Liz Chatwin, Country President, AstraZeneca Korea

The explosion in number and quality of trials in Korea certainly makes an attractive case to attract multinational CROs; but to what extent do these companies actually contribute to Korean research? Jack Lee, president of Korean CRO LSK Global, notes that the recent arrival of global CROs has drastically changed local CROs' sponsorship base. Moreover, global CROs present in Korea have the financial muscle to hire the best Korean talent, having been trained by local CROs. "CRAs of global CROs do not complete the life cycle of studies as CRAs hop around from one CRO to next," laments Lee. "They spend a couple years at each company and very few see a study from beginning to end. Global CROs do not contribute at all to Korean clinical drug development technology, because all the protocols, data management, statistics and project management are done at these companies' headquarters. It is nonsensical to believe that because we are active in global clinical trials, Korea will benefit from such activities. Global CROs do not teach us anything. They just use our trained labor, stolen from companies like mine. To them, Korea is like a clinical trial assembly plant country."

 


Deborah Chee, CEO, KoNECT

Albert Liou, Vice Chairman of PAREXEL Asia Pacific, takes a different tone on this issue, arguing that while "the clinical development industry in Korea has become more competitive, but also more collaborative." "Local CROs have their own strengths, including government support and a general 'home team advantage', while we have different strengths and assets as a global CRO, specifically our technological capabilities." As the local CROs have developed, PAREXEL has "greatly developed our role as a healthcare consultant," explains Liou. "Often, the Korean CRO will manage trials conducted in Korea," he says, while "PAREXEL provides eClinical trial technology, safety monitoring, and project management for trials conducted in other countries, and we work to together to maximize the returns from our shared clients' resources."


Jack Lee, President, LSK Global

FREE TRADE EVOLUTION

Following the implementation of the Korea-US free trade agreement (KORUS FTA) in 2012, Korea has lowered its import tariffs, enhanced its regulatory transparency, and attracted an influx investment from multinational pharmaceutical companies, especially in the form of JVs with domestic players. "Korea has signed free trade agreements with a number of parties; one part of that agreement was to ensure a proper IP protection scheme. Most relevant for us is the patent linkage system, implemented in March 2015, which will allow the base requirements to be met for proper protection of IP rights in the pharmaceutical sector." says Lee Sang-Suk, CEO of the Korea Research-based Pharmaceutical Industry Association (KRPIA).


Albert Liou, Vice Chairman, Asia Pacific Region, PAREXEL

In addition to Korea's excellent clinical trial infrastructure, multinationals also have at their disposal a plethora of local companies and research institutes with which they can work hand in hand to each other's mutual benefit. Novartis, which registered more clinical trials in Korea in 2013 than any other multinational, has found strategic ways to team up with the local community to further enhance Korea's creative economy. "One way is through co-marketing and distribution partnerships," says Brian Gladsden, president of Novartis Korea. "In this way we can complement each others' skills and capabilities in the marketplace to offer more to our customers and reach more patients. In addition, potential R&D collaborations could provide huge opportunities for both partners in Korea. Many domestic companies are looking to increase their R&D capabilities and are investing significantly in this area." Through the Novartis Venture Fund, investing in smaller companies in Korea also shows promise. "As of today, we have invested in three local companies and hopefully there will be an opportunity for similar investments in the future," continues Gladsden. "This provides a unique opportunity for knowledge-sharing, R&D capability-building, education and training. I believe that further collaboration between multinational and domestic companies, and investments in smaller Korean companies, are very much aligned with the Pharma 2020 Vision to grow the Korean pharmaceutical industry."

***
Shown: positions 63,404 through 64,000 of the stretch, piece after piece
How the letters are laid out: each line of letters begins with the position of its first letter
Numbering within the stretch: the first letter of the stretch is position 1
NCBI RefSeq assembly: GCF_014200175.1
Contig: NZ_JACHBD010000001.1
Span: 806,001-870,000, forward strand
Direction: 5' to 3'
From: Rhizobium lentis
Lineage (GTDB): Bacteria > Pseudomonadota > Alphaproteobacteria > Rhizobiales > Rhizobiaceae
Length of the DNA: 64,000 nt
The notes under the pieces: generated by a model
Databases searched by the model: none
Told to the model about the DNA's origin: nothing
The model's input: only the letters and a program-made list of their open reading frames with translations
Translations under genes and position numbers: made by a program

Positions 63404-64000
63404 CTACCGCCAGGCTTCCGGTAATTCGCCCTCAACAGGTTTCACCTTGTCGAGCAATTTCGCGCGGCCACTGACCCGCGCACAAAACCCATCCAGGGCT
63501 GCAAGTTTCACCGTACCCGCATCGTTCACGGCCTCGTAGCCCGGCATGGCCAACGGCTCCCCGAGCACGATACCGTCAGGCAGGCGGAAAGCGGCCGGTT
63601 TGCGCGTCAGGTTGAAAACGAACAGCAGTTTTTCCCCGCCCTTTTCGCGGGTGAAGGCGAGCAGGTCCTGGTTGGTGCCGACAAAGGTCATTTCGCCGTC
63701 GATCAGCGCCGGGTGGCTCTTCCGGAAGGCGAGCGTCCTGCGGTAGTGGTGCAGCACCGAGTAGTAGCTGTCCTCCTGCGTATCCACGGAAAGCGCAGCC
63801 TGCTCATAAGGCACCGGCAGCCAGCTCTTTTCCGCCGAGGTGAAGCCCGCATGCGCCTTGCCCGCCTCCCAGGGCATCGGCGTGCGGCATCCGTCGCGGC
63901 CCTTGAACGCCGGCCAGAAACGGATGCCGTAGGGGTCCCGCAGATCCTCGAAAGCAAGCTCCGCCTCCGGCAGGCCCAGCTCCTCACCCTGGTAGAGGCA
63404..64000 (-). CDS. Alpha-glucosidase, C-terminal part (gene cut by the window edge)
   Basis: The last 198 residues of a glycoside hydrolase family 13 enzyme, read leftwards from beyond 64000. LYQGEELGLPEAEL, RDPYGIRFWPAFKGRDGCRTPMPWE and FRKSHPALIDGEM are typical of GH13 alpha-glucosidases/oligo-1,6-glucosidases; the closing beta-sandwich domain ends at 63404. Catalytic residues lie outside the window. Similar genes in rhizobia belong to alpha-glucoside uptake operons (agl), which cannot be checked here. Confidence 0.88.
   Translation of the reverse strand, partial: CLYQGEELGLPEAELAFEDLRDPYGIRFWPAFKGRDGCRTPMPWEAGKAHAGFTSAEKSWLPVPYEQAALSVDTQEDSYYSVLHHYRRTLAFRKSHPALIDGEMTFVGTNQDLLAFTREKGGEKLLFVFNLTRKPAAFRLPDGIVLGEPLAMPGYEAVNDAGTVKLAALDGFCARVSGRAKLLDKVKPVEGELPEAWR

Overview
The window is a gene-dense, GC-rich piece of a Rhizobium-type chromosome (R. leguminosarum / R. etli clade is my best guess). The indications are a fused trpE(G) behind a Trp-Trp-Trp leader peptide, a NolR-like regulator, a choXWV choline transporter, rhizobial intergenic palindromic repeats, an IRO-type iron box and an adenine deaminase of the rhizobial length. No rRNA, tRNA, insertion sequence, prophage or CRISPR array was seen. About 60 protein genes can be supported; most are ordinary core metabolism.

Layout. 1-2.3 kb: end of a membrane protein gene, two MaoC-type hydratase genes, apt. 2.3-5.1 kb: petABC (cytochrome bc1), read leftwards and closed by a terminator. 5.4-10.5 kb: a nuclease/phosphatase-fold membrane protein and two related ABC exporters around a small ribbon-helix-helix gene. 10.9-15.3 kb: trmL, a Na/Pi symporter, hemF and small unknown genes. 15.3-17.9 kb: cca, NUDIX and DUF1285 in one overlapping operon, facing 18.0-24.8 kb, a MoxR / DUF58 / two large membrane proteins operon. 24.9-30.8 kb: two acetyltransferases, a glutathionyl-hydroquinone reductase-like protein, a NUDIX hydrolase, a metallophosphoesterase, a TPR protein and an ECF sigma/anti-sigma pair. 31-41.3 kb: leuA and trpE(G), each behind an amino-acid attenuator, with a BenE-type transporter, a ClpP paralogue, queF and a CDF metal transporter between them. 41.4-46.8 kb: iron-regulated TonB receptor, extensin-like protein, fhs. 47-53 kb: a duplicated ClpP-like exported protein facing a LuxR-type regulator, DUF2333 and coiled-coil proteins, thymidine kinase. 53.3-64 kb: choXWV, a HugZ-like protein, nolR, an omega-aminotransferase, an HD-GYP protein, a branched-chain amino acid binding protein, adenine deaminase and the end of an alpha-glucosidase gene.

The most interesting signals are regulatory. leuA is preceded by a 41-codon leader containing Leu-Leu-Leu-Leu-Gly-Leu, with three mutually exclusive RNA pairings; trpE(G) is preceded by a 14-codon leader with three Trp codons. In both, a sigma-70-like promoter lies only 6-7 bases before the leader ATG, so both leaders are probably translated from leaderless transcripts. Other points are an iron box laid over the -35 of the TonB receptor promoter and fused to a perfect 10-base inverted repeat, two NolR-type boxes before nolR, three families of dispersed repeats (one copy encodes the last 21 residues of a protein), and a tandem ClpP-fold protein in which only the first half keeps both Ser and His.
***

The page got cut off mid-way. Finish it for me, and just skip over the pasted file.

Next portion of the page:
"Many Korean companies can be highly effective partners from the distribution and promotional perspective," concludes Gladsden. "Many of these businesses have long histories here, which provide in-depth local knowledge and expertise. Through mutually beneficial partnerships we can benefit from the local expertise and domestic partners can learn from the global experience of multinational companies as well. This is increasingly important as many domestic companies have aspirations to increase their presence worldwide. In addition, with the increased investment in R&D by many local players, multinationals have an excellent opportunity to partner on innovative new drug development that can ultimately benefit patients globally."


 


Brian Gladsden, President, Novartis Korea